Money Matters

Financial Tips for the Great Resignation

“The Great Resignation,” also known as “The Big Quit,” is a phenomenon that has many workers resigning from their jobs after months of being at home and reflecting on what is truly important to them. Are you dreaming of joining this movement? Perhaps you already have. As the pandemic life of work from home and flexibility gradually fades for many workers in San Diego and other parts of the U.S., people are rethinking their long-term plans for work, including how they are valued and how they choose to spend their time. This has led to a significant number of resignations according to the Labor Department. At CCMI, we are here to help you make informed decisions at critical junctures in your life, especially as it relates to your financial plan. If you are considering joining the four million other people who have purposefully quit their jobs during the pandemic, here are a few things to consider before, during and after your Big Quit.

  • Your Financial Plan:  
    • Make sure your financial plan supports an early retirement or a change in salary. This is especially important in areas like San Diego, where costs of living may be high. It would be a good idea to reach out to a CFP® so you understand how much of a salary you would need.
    • Revise your budget. Consider what expenses will decrease or be eliminated completely if you stop working, such as gas for your car, work clothes, lunches, etc.
    • Consider what expenses will increase, such as medical and dental insurance, a gym membership that was a workplace perk, a company car, etc.
    • Look for areas in your budget to reduce discretionary spending, if needed. San Diego has good weather year-round, so perhaps your expensive gym membership can be traded for hiking boots.
    • Increase your emergency fund reserves before you leave your job. Understand how long these emergency funds will last without income.
  • Workplace Compensation You Don’t Want to Lose:
    • Spend the money you have saved in your Flexible Spending Accounts (for healthcare and dependent care) unless you have a Health Savings Account (HSA), which will not need to be spent in the current year.
    • Understand what compensation you are entitled to if you quit (such as back pay, sick pay, or vacation pay).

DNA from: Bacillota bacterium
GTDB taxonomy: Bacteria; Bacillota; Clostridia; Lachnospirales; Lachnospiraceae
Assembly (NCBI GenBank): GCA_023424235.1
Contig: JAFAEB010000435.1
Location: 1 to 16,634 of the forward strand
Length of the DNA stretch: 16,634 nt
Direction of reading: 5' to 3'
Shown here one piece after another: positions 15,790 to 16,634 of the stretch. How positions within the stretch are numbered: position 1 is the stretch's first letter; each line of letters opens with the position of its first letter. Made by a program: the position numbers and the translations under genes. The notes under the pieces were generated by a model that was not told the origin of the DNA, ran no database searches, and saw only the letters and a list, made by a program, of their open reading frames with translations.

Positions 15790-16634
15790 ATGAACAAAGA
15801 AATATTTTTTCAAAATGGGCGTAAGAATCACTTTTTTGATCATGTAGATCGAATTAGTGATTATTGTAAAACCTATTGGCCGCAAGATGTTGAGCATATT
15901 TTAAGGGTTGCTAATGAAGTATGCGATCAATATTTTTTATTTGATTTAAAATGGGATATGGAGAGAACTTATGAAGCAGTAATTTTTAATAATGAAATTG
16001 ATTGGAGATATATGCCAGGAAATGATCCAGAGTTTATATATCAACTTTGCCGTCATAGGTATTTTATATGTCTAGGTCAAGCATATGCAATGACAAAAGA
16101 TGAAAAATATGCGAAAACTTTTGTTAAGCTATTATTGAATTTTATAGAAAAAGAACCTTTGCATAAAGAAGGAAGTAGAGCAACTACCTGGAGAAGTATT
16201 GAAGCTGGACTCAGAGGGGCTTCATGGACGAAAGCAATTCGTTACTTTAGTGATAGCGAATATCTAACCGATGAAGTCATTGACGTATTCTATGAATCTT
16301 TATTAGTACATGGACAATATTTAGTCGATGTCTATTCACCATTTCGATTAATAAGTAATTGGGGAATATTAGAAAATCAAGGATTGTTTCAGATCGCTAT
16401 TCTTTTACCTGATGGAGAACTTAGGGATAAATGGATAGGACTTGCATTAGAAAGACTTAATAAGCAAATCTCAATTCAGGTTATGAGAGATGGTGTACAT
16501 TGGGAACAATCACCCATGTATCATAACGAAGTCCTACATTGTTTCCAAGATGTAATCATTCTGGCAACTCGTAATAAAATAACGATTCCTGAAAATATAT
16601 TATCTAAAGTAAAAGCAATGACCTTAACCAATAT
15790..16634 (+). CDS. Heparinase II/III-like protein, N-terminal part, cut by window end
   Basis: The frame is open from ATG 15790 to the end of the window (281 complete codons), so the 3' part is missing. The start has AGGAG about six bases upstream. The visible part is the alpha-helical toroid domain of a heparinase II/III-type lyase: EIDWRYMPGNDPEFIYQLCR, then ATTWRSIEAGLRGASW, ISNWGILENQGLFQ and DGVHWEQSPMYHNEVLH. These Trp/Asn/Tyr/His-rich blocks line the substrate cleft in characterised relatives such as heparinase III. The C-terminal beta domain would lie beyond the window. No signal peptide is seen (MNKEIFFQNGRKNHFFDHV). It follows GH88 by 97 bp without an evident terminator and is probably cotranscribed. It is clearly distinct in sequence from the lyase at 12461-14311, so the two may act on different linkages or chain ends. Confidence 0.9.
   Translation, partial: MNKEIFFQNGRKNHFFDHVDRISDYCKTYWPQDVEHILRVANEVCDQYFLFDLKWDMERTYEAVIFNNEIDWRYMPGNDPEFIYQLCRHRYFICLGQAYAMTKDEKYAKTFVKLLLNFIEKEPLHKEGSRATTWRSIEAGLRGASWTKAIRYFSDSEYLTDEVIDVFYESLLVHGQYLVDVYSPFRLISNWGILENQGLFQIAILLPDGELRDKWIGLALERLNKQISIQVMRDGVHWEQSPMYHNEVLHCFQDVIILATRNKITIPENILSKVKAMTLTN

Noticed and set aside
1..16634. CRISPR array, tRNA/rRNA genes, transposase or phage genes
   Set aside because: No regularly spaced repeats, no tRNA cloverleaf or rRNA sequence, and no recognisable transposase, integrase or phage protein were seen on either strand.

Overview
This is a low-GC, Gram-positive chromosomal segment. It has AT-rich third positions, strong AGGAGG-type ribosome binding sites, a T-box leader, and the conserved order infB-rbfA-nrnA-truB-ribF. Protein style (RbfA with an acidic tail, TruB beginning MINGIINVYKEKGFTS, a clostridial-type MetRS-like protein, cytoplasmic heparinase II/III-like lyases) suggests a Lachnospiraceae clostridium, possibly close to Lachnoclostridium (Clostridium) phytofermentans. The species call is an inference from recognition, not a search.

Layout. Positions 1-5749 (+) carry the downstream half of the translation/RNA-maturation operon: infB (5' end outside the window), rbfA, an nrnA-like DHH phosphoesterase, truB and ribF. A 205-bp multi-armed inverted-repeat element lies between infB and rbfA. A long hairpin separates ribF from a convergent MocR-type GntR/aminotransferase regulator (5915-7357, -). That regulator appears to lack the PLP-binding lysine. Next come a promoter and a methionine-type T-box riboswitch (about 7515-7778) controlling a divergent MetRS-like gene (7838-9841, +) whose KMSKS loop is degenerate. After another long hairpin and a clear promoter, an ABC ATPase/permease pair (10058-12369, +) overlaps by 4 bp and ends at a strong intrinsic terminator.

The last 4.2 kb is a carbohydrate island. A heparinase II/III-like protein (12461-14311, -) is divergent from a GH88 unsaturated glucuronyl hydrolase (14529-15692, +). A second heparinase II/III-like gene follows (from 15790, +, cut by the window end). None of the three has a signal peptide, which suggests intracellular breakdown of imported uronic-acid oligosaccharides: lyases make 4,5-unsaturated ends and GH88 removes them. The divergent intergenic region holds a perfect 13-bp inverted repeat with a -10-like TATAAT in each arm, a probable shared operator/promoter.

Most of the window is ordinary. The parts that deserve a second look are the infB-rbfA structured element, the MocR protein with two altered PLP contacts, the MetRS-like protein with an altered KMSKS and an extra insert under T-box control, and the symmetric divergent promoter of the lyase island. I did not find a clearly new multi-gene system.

• Consider how your travel budget might be affected if business-earned perks have been a big part of your travel plans. Although the hassle of business travel will go away, so too will the perks associated with all the points you have the potential to accumulate. 
    • Understand the non-financial benefits, including the policies around working remotely, if this is something you desire in your new opportunity.
  • Medical Coverage:
    • Understand what options you have with COBRA. If you worked for a company with 20 or more employees, you may be eligible for COBRA, which will typically allow you to stay on your employer’s health plan for 18 months. You will have an election period of 60 days to decide. 
    • Consider making sure you are up-to-date on medical and dental exams and any medical procedures before your group health insurance ends.
    • Educate yourself on the cost of a private health insurance plan for you and your dependents. Are your current medical professionals part of the plan you are considering? Is that important to you?
    • If you are married and your spouse has a plan through their employer, you may be able to join that plan.
    • If you are over age 65, you may be eligible to sign up for Medicare if you haven’t already. The Special Enrollment Period for Part A and B is an eight-month window, beginning the month after the earlier of the end of your employment or the end of your employer-provided health insurance. You can do this online or in person at one of the multiple Social Security offices in San Diego or in the city where you live.
  • Company-Sponsored Retirement Plan:  
    • If you will be seeking employment elsewhere, will your new employer offer a retirement plan such as a 401(k) or 403(b)?  
    • If so, when will you be eligible to participate in this new retirement plan? 
    • Is it possible to max out your current retirement plan before leaving your current employer?  
    • Does your employer match your contribution to your retirement plan throughout the year or at the end of the year?
    • What is the comparison in company match for the retirement plans?
    • Are your matching contributions fully vested, or do you risk losing some of the employer-provided contributions if you leave?